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Is Aggregation a Problem for Sovereign Debt Restructuring?

Is Aggregation a Problem for Sovereign Debt Restructuring? By BARRY EICHENGREEN Reform of the mechanisms and procedures through which problems of sovereign debt sustainability are resolved is at the center of the effort to make the international financial system more resilient and less prone to crisis. Governments that default on their debts must embark on lengthy and difficult negotiations. Lenders and borrowers, uncertain of one another’s willingness to compromise, may engage in costly wars of attrition, delaying agreement on restructuring terms. Even if disagreements about the debtor’s willingness and ability to pay are put to rest, dissenting creditors may continue to block agreement until they are bought out on favorable terms. In the interim, the creditors receive no interest, and the borrowing country loses access to international capital markets. The exchange rate may collapse, and banks with foreign-currencydenominated liabilities may suffer runs. To avert or delay this costly and disruptive crisis, the International Monetary Fund will come under intense pressure to intervene, provoking all the controversy that IMF intervention typically entails. Officials of the borrowing country, for their part, will go to great lengths to avoid seeing the country placed in this difficult situation. They may raise interest rates, run down their reserves, and put their http://www.deepdyve.com/assets/images/DeepDyve-Logo-lg.png American Economic Review American Economic Association

Is Aggregation a Problem for Sovereign Debt Restructuring?

American Economic Review , Volume 93 (2) – May 1, 2003

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References (22)

Publisher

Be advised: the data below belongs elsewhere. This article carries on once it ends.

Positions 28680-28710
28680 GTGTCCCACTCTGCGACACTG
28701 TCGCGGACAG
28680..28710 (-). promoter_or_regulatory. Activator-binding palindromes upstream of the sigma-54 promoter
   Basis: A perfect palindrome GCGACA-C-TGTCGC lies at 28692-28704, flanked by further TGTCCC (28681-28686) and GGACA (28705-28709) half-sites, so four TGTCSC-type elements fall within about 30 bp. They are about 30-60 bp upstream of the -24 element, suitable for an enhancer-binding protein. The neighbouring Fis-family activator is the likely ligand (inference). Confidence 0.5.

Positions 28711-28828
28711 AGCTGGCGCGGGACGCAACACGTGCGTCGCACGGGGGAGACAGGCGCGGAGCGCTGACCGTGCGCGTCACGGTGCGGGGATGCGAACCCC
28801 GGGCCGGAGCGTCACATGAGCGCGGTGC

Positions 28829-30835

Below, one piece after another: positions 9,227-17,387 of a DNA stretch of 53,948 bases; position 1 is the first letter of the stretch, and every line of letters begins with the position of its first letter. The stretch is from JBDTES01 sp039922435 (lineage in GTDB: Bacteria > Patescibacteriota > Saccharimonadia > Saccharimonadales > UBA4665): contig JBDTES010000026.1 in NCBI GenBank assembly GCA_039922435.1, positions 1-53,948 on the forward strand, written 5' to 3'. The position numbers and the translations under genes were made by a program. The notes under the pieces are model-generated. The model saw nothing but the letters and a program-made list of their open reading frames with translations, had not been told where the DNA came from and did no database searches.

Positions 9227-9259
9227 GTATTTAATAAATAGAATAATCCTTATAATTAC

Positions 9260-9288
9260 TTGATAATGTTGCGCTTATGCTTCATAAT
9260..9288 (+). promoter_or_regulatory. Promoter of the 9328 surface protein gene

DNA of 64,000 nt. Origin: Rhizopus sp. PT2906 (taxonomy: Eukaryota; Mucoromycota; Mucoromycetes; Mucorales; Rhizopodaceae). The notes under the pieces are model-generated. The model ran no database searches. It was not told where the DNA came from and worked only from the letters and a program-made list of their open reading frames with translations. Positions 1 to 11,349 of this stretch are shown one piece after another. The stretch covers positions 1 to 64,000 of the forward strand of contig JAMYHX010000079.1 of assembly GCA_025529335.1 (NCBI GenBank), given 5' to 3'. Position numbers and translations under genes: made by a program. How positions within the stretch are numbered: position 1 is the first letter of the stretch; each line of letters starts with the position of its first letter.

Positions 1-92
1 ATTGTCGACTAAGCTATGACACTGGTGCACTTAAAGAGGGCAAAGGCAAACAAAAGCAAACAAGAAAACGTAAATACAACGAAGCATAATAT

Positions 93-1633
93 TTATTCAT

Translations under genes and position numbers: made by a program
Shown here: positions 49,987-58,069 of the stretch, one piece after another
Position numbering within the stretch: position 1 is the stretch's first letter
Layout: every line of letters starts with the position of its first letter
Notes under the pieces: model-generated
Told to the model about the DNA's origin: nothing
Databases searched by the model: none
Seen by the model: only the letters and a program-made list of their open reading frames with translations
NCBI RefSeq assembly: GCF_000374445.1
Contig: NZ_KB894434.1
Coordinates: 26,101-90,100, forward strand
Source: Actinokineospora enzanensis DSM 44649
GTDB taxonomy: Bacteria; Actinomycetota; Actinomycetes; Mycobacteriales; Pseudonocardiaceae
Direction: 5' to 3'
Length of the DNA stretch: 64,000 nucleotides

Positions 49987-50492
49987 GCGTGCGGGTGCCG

American Economic Association
Copyright
Copyright © 2003 by the American Economic Association
Subject
Papers
ISSN
0002-8282
DOI
10.1257/000282803321946840
Publisher site
See Article on Publisher Site

Abstract

By BARRY EICHENGREEN Reform of the mechanisms and procedures through which problems of sovereign debt sustainability are resolved is at the center of the effort to make the international financial system more resilient and less prone to crisis. Governments that default on their debts must embark on lengthy and difficult negotiations. Lenders and borrowers, uncertain of one another’s willingness to compromise, may engage in costly wars of attrition, delaying agreement on restructuring terms. Even if disagreements about the debtor’s willingness and ability to pay are put to rest, dissenting creditors may continue to block agreement until they are bought out on favorable terms. In the interim, the creditors receive no interest, and the borrowing country loses access to international capital markets. The exchange rate may collapse, and banks with foreign-currencydenominated liabilities may suffer runs. To avert or delay this costly and disruptive crisis, the International Monetary Fund will come under intense pressure to intervene, provoking all the controversy that IMF intervention typically entails. Officials of the borrowing country, for their part, will go to great lengths to avoid seeing the country placed in this difficult situation. They may raise interest rates, run down their reserves, and put their

Journal

American Economic ReviewAmerican Economic Association

Published: May 1, 2003

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